Lunchtime Seminar: Teaching Public Economics with Special Reference to Oz and US Cultures
From: Monday October 15, 2018, 12:15 pm
To: Monday October 15, 2018, 1:30 pm
Teaching Public Economics with Special Reference to Oz and US Cultures
This presentation discusses how the teaching of public economics is, and should be, related to national cultures and forms of government with special reference to Australia and the United States. The paper outlines the key cultural, political and economic features of Australia and the US. It then discusses how the US features, notably including the culture of distrust of government, influence the two major US texts on public finance / public economics (Rosen and Gayer 10E, and Gruber 5E) that dominate much of the teaching of the subject in Australia and elsewhere. On the other hand, Stiglitz’s texts on public economics are written in the European/ Australian tradition which emphasizes the role of government in providing equity and social welfare. The presentation concludes that the latter approach (drawing also on relevant international and Australian issues) is more appropriate for Australian students as well as for the many international students now in our universities.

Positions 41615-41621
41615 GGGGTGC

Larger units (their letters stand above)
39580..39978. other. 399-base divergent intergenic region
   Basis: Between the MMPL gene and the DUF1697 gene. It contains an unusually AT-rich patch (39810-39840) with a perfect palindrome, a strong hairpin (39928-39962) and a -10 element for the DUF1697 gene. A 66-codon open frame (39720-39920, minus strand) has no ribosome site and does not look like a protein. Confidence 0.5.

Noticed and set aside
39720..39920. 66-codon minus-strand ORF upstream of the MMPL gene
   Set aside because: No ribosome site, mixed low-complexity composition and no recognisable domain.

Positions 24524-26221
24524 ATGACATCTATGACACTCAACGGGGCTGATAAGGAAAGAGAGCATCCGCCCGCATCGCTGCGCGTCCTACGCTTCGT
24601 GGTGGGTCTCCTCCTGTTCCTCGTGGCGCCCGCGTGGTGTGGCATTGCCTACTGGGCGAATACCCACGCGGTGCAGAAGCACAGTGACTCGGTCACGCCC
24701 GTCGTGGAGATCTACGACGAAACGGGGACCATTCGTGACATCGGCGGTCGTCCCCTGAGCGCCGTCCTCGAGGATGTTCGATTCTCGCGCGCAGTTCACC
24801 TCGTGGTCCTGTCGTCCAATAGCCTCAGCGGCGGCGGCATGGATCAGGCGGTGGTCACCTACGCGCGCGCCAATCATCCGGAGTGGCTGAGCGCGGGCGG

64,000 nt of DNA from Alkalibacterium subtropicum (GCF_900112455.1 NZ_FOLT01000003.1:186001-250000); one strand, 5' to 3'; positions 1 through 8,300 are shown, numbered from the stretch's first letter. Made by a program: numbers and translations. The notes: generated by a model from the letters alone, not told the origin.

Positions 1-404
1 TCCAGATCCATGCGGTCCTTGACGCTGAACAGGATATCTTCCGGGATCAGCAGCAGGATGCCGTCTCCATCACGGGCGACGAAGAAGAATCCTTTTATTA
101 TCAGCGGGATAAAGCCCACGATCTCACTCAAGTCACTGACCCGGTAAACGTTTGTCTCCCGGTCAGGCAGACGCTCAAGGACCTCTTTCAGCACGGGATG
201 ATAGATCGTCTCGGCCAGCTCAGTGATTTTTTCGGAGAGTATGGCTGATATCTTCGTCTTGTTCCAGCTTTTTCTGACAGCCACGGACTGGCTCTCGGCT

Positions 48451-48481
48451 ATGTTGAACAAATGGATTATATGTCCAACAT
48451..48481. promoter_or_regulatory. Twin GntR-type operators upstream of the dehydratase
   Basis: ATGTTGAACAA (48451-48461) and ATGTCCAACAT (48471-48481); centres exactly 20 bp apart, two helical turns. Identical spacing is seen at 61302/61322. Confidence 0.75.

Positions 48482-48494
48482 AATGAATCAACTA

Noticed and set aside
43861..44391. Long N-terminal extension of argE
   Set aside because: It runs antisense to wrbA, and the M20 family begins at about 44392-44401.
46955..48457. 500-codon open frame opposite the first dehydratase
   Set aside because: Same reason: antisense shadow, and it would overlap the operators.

Peter Abelson obtained a Ph.D from London University. He held a Chair in Economics at Macquarie University from 2001 to 2005 and, as a Visiting Scholar, taught public finance at Sydney University from 2006 to 2012. Peter has published over 50 refereed articles related to various areas of public economics. In 2012, McGraw Hill published his text Public Economics: Principles and Practice 3E. In recent years, Peter has been an active economic consultant including on-going work for the NSW Treasury. In April 2018, following a reversion of rights from McGraw Hill, Peter published an updated, open access, online edition of Public Economics on www.appliedeconomics.com.au.
Peter has been a member of the Economic Society of Australia since 1973. He was president of the NSW Branch from 1988 to 1990 when he initiated the lunch time meetings of the NSW Branch. Peter was Secretary of the Economic Society of Australia from 1993 to 2006. In 2006, he received the inaugural award of Honorary Fellow of the Economic Society.
Bookings are now closed
65 Martin Place , Sydney NSW 2000